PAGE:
Garcia Impressing Early On

TAMPA, FL - Dermis Garcia, boasting some incredible physical tools, turned being the top international prospect in 2014 according to into signing with the New York Yankees for $3.2 million at only 16-years-old. So far, however, the now 17-year-old has handled himself better than some adults do when they come into that type of money.

For Garcia, the most exciting part of being a professional baseball player isn’t the money he has come into, but the chance to get better every day.

Manger Julio Mosquera and hitting coach Edwar Gonzalez said the same thing: He is a pro already. Garcia, in his first year as a professional baseball player, took the spring very seriously.

“I came to camp strong and just worked on maintaining my weight,” Garcia said [through a translator]. “I worked on getting better and improving my agility.”

Garcia worked with Vasilio Tejada in his native Dominican Republic prior to signing with the Yankees. Tejada has groomed many players. He worked with a guy called Robinson Cano when he was younger and more recently with Minnesota Twins prospect Migual Sano.

“The tools he has to play this game, plus his aptitude and the way he goes about his business is very impressive for a player his age,” Gonzalez said.

The Yankee Way is not lost on Garcia; he knows this is a very disciplined organization and realizes he must keep working on the rules and standards set by the team, which is culturally, the biggest difference for him.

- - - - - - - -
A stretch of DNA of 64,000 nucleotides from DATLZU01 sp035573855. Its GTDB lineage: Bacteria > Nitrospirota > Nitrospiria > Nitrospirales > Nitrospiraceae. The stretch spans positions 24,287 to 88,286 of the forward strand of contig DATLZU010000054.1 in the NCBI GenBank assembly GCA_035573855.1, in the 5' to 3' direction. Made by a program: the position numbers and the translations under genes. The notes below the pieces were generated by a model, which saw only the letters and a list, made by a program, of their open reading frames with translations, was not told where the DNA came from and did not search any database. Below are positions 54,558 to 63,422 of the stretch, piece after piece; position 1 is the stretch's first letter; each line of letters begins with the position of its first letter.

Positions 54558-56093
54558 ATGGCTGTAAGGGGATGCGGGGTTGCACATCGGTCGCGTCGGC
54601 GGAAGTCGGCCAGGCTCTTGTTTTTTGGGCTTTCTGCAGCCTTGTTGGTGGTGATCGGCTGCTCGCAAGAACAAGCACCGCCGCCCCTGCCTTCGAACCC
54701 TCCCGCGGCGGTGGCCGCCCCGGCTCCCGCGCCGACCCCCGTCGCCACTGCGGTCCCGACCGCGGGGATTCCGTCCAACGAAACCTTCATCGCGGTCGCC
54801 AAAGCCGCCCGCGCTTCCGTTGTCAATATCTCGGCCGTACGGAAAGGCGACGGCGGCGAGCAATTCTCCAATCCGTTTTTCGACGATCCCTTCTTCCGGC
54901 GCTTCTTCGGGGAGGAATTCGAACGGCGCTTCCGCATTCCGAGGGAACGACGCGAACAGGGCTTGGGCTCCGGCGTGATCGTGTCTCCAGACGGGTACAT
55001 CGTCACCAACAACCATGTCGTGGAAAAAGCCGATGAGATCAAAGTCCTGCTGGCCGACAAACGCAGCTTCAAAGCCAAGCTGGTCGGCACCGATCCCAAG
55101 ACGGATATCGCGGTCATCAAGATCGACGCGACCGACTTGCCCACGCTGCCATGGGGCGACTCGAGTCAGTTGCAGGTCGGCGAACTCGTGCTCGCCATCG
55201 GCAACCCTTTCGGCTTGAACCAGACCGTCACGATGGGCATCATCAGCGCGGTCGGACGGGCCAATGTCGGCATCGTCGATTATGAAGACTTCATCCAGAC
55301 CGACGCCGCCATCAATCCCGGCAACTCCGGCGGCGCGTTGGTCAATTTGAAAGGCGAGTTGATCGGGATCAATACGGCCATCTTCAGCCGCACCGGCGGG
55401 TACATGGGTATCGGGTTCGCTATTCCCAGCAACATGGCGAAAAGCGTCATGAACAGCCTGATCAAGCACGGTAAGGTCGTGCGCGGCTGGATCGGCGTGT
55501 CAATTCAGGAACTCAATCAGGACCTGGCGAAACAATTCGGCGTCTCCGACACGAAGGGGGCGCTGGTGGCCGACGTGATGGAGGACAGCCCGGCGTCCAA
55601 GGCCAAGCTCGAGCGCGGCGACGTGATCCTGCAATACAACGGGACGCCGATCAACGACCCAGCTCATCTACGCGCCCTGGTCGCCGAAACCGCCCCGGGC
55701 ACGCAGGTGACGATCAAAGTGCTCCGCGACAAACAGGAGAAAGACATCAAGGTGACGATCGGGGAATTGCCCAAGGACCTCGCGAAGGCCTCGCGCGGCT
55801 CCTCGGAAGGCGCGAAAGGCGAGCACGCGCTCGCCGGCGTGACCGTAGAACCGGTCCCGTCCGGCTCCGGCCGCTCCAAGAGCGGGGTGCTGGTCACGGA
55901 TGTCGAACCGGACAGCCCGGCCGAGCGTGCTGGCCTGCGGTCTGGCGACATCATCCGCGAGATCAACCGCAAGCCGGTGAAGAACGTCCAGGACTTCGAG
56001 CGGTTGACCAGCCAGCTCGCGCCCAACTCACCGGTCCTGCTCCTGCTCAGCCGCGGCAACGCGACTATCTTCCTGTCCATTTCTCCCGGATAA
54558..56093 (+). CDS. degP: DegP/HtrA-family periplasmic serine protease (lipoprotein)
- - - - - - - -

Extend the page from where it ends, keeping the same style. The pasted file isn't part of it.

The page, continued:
His time in Extended Spring Training has gone well. According to Gonzalez, he has done everything the team has asked of him and he wants to learn as much as he can.

“He needs to be a student of game,” Gonzalez said. “He needs to read pitchers, figure out what their fastball is doing that day, if they have command and things like that.”

He makes the right adjustments during the game to help him battle pitchers that may be as much as four years older than him. For Gonzalez, the most exciting part of Garcia’s game is his power and ability to hit.

“Usually, it’s one or the other with young guys, but he has the ability to control his barrel through the strike zone,” Gonzalez said. “That combination is hard to find in such a young player.”

Garcia does have a tendency to have a long swing but Gonzalez says it’s a minor thing for him and easy to fix.

Gonzalez is impressed that Garcia never gives away an at-bat and even when the results of the Extended Spring games don’t matter, he is determined to win the game.

Garcia is dripping with potential and Mosquera knows this.

“He is the kind of player, as an organization, we are really excited about,” Mosquera said. “He has promising tools and our job is to help him succeed.”

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